Thursday, July 17, 2014

Weaving According To Damselfly

I’ve known how to weave for a very long time. I borrowed my first loom (a Cherryville counterbalance) when my son was in preschool. He’s now 40 and even his kids are years past preschool. The reason I remember when I got it is because I borrowed the loom from his teacher, a lovely Dutch lady. Unfortunately she eventually wanted the loom back after less than a year.

So then I borrowed my second loom. This was a Leclerc Minerva jack loom, only 24” wide but a little powerhouse. It’s owner was temporarily moving in order to rebuild her house. I wove a lot on that little beast for the 2 years I had it. I finally bought a second-hand sort-of jack loom, a no-name hand-built job that had flimsy beams and travelled across the floor when I beat very hard at all. It was a piece of junk but I didn’t pay much for it and it taught me quite a lot. Mostly about not buying junk but that was a good lesson anyway.

I borrowed yet another Leclerc counterbalance loom for awhile but then in 1987 finally bought the floor loom of my dreams, my Woolhouse Gertrude countermarche #27. She is large and solid and still my favourite loom to weave on. Her little sister Carolyn, a Woolhouse 12-shaft table loom on a floor stand followed in 1990. I wasn’t giving up on Gertrude but Carolyn, although much smaller, could do some things her big sister couldn’t. Travel to workshops, for instance! I currently also have a 4-shaft Rasmussen table loom but have only used it for teaching purposes. It was given to me by a retiring weaver and it’s pretty good for a table loom. Needs more heddles though. They’re the flat metal type.

I like that my Woolhouse looms were built in BC out of locally milled birch by people I know personally. John & Teruko Low are trying hard to retire but the business is still dragging on for them because they were sadly unable to find another person to take it over. They are promising for several more years still to stock Texolv and reeds and to service existing equipment that they’ve made over the last 30 years. Looms are a large item to house and an expensive investment. No wonder the market is limited! And then there are the skills and know-how to use the darn thing. It’s really only my stubborn will that’s keeping me from cutting off the current project and consigning it to the trash.

None of the problems I’ve had are the loom’s fault. Only my own questionable choice in using my handspun yarns along with the commercially spun hemp/cotton. I’m actually hoping that most of my warp troubles are behind me now. I cooked up some goopy sizing using 1 tsp flax seeds in 1/2c water and painted it onto the handspun jeans/hemp warp threads – and anything else that looked like it might give me trouble. It dried really quickly in the heat and seemed to help quite a lot. I have my resized temple that Thom fixed for me:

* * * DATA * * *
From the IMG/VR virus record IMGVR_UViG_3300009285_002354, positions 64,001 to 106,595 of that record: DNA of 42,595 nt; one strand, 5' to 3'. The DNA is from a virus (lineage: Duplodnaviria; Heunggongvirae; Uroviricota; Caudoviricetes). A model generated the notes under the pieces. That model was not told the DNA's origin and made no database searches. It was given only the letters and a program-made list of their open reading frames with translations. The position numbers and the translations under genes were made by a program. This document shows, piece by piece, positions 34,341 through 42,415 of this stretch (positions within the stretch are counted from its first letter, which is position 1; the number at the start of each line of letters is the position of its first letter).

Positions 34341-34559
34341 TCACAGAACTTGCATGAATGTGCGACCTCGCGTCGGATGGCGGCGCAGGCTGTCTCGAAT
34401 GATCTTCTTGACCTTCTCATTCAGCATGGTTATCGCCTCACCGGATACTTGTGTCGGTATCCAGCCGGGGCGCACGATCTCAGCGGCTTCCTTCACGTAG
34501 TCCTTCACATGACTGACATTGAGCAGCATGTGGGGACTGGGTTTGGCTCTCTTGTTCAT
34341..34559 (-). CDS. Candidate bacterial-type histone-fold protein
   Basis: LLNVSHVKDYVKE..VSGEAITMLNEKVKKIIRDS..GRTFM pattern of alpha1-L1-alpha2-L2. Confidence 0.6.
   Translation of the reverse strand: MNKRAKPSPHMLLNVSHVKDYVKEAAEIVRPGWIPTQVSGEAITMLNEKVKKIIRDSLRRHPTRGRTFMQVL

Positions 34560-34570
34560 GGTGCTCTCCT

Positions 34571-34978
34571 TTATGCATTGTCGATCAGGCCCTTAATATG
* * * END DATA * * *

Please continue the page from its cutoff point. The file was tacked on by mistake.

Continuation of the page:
Doncha love the cute turned handle on the joining peg? This second-hand temple didn’t have the piece of wire that usually goes through the parts when I got it so he improvised with a nail and a little bit of wood he turned on his lathe. It really helps to keep a consistent width and to avoid abrading the edge threads so much. Waffle weave naturally draws in just by its structure and plumps into deep little squares after it’s removed from the loom and wet finished. I’m nearly finished towel #1 with all its flaws and mending to be done. (The photo shows probably the only area without dangling threads.) I’ll use it anyway. And hopefully (crossed fingers!) the next three go a little more uneventfully. I might even be relaxed enough to add a few weft-wise stripes. So exciting!

In other news, here’s the socks I’ve been promising for awhile. They’re probably kind of anticlimactic now though.

Grey Tabby Socks


For:  Thom

Begun:  May 25, 2014
Completed:  July 3, 2014

Yarn:  Ancient Arts Fibre Crafts, 75% superwash wool/25% nylon, colour Meow Yarn Collection Grey Tabby, 437 yds = 100g.

Needles:  Clover Takumi bamboo, 2mm.

Pattern:  Damselfly’s Basic Socks, on 68 sts, eye of partridge heel, toe dec to 24 sts.

This was my first experience with this indie-dyed yarn. The base is very nice, good twist and there was no colour in the washout. It was fun to knit and watch where the colours were going. The results are quite eye-dazzling! Did you notice grandson Stargazer’s Minecraft toys sneaking up on the socks in the photo?

I’m thinking I must have knitted nearly 200 pairs of socks by now, most of them my Plain Socks. I was recently reminded that I should put the pattern on the block and include a link in the sidebar. So I’ll do that very soon. But not today.

Meanwhile, I’m off. More weaving to conquer. Kumihimo class to teach. More soonest.


Anonymous said...

the waffle weave looks lovely, the handspun stripes are perfect - worth all the problems?? I do like the handle on the temple - I have to pull the pin with pliers.

Jean at said...

Hi Louisa!! I'm so intrigued by the commentary about the loom(s). It's a world and language I know nothing about and yet I'm so tantalized! I think I want to learn to silversmith, how to weave and knit, how to stack stone, how to lay tile and create mosaics, etc.!!!

For the moment I'm sewing a bit and blogging a bit. :-) Guess there's a lot to look forward to.

As always, I enjoy hearing what you've been up to! XXOO

Louisa said...

I do know how it is - wanting to try so many different crafty things! Though I think now I've actually started to narrow it down just a little. Some stuff is no longer so interesting to me but at least I can say I've done it! There already isn't enough time to do all the things I really want to do as it is so I don't mind jettisoning a few not-nearly-so-exciting ones.